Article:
LF: I found MUI listed on Duotrope and once I researched you, I knew I wanted to be part of Muse. Especially, since you’re Canadian. The possibility of being published by a house based in my own province made me immediately submitted a piece to you. So, I definitely agree with this point.

LS: Well, another important bit of advice would be to never get discouraged by rejections. Use the rejections as a motivating board to push off from and show everyone you can do it. With each rejection MIU sends out we make sure to offer the writers our reasons for passing on the manuscript in order to help them see areas that may need further exploring and reworking.

LF: LOL! I know first-hand of that being true. At first Deathly Quiet was not accepted. You and two other editors gave me feed-back and encouraged me to resubmit – which I did. The second time around you accepted it with heart-felt praise. It was like I knew you yet I hadn’t even met you! As I said, you’ve a nurturing spirit. Anything else that can help?

LS: Definitely…it’s last, but not least; don’t allow naysayers to put you down. Always keep the passion you feel while writing close by. A non-writer does not understand the long and tedious hours we put in, they don’t understand that it’s not always about the money but the love to entertain readers that pushes us forward, to know that our words have touched a few.

LF: Well said. Thank you, Lea.

Are there any exciting MIU projects that you would like to share with us?

LS: Well, come the fall MIU will be introducing our Bundle Series, and Bundle Genres, meaning several books will be bundled together where the reader will save 15% if bought separately. We’ll be hosting several treasure hunts, blog themes with door prizes, a one day One Year Anniversary Special, Christmas Online Party with a special prize for one lucky reader, and more.

LF: That’s great! Sounds like lots of fun and savings ahead!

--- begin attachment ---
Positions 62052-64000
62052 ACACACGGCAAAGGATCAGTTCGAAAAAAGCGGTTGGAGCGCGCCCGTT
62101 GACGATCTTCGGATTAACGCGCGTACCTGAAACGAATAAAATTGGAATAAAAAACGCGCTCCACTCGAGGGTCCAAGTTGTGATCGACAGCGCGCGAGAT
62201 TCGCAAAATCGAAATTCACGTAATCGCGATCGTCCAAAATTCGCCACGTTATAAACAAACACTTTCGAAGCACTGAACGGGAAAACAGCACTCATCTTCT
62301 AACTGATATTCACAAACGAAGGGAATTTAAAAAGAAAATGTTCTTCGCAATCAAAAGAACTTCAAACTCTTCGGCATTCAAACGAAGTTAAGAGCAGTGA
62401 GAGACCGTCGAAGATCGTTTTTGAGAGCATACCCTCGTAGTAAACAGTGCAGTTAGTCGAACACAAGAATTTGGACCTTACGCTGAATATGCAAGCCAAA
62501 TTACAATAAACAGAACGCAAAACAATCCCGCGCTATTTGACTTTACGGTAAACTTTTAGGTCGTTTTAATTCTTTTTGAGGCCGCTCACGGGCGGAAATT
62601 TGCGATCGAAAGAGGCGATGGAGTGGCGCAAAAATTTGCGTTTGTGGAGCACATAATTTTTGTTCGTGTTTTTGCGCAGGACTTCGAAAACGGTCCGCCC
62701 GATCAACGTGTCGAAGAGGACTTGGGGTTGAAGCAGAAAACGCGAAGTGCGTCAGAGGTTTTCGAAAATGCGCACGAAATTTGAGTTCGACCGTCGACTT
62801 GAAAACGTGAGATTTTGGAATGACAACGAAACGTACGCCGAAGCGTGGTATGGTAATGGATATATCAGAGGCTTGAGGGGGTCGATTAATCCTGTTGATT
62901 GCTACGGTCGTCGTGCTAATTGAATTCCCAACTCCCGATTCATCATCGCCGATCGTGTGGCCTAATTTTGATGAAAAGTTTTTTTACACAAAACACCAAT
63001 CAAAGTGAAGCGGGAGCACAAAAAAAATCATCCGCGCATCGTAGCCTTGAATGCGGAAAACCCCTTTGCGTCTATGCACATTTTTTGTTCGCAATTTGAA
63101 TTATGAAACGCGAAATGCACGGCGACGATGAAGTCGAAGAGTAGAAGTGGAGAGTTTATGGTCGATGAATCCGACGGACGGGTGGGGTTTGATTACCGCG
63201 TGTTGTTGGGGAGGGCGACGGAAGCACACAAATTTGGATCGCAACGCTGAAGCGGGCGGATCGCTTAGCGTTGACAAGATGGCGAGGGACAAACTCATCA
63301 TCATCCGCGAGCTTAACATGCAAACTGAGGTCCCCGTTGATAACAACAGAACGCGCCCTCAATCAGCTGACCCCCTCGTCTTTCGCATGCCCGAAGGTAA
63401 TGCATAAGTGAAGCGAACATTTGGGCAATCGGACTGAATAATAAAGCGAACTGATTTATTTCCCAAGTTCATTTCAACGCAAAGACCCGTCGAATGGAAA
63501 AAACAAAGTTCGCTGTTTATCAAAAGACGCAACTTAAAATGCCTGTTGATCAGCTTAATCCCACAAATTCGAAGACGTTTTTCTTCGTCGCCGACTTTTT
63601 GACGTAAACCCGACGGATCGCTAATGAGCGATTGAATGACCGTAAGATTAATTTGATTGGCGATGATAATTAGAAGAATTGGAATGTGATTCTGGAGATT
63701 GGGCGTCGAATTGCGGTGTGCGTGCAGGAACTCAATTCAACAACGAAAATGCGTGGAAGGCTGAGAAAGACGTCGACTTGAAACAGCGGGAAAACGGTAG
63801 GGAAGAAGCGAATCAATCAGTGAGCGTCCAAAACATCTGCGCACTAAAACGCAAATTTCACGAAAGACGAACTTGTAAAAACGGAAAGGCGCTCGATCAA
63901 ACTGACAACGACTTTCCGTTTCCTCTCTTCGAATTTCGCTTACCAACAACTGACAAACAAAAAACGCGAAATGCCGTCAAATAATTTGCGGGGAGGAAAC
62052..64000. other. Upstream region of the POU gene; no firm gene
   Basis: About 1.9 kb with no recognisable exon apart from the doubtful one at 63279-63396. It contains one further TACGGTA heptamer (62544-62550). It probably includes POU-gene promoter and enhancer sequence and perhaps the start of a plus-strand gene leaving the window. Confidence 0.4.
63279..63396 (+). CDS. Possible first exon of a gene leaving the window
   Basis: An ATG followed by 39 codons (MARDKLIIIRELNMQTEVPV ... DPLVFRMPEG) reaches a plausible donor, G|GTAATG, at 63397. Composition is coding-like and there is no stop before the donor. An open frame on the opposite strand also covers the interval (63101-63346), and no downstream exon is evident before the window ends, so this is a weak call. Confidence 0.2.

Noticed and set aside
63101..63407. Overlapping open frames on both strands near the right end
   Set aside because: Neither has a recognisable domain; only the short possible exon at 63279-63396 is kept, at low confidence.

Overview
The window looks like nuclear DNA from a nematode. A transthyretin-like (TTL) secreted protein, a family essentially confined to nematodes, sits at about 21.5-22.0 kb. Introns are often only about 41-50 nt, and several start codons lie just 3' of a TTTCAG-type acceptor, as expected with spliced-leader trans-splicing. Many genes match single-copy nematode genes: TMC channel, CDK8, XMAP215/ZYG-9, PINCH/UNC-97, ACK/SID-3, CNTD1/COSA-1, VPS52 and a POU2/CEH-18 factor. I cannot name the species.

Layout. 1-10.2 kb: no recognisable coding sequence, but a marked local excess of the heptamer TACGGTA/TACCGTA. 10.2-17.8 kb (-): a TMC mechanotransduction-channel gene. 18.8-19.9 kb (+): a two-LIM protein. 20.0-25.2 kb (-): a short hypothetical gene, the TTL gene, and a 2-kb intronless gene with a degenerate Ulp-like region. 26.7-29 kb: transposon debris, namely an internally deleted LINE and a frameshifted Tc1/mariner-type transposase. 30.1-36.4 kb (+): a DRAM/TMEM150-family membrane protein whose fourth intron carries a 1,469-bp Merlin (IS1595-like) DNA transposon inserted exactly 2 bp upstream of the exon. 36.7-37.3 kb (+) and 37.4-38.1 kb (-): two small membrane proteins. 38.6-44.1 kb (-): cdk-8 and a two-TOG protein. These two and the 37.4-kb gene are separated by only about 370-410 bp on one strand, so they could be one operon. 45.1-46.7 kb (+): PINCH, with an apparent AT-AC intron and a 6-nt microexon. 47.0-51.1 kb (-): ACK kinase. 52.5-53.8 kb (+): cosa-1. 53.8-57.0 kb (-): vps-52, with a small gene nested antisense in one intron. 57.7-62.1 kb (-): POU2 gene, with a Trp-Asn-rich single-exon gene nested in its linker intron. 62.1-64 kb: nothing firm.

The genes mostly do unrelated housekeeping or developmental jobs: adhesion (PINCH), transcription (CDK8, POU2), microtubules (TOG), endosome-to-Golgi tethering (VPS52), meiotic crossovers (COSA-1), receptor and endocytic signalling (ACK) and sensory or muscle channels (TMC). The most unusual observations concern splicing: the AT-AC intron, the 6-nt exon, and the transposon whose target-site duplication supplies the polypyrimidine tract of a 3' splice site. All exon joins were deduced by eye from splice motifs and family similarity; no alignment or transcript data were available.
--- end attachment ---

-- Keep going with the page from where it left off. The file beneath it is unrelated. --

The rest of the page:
As I mentioned in the intro, you’re also a published author. What inspired you to write your first book?

LS: I always had a love for reading and writing. I joke that I began writing from my mom’s womb when I mistook the umbilical cord for a neat writing implement. But it was comic books that motivated me to write. I loved the hook about having cliff hangers, pushing me to go back and find the second in the new series and continue the saga. And I’ve used that method in all of my chapter endings to make sure a reader is glued to their seat and my book.

LF: What genre are you most comfortable writing?

LS: I love writing for the middle grade and young adult audience because this age is so unpredictable. My characters always surprise even me as to which direction they move a story. There’s always a slight hint of the paranormal/mystery in the books.

LF: What books have influenced your life most?

LS: Please don’t laugh but it’s been comic books:
Archie, Superman, Batman, The Fantastic Four, Spiderman

These books influenced my writing life mostly, not my ‘life’ but without these comics I don’t think my ‘life’ would be as fulfilled as it is now.

LF: I think it’s something to celebrate. Comic books show up on many successful authors’ lists of inspirations and have influenced the entertainment industry in general.

So, what are you reading right now?

LS: I used to read Ludlum, King, Roberts, Le Carre, Steele, Winspeare, but now there’s no time to read because I have Muse best sellers (they aren’t there yet but their writing is pure best sellers if you ask me.) My time is divided now reading new submissions and our released books.

LF: With 180 authors on your roster and many submissions coming in daily, it makes for quite a bit of reading! I can understand putting the others aside for the time being.

I’m curious, as a writer, are you an outliner or a pantster?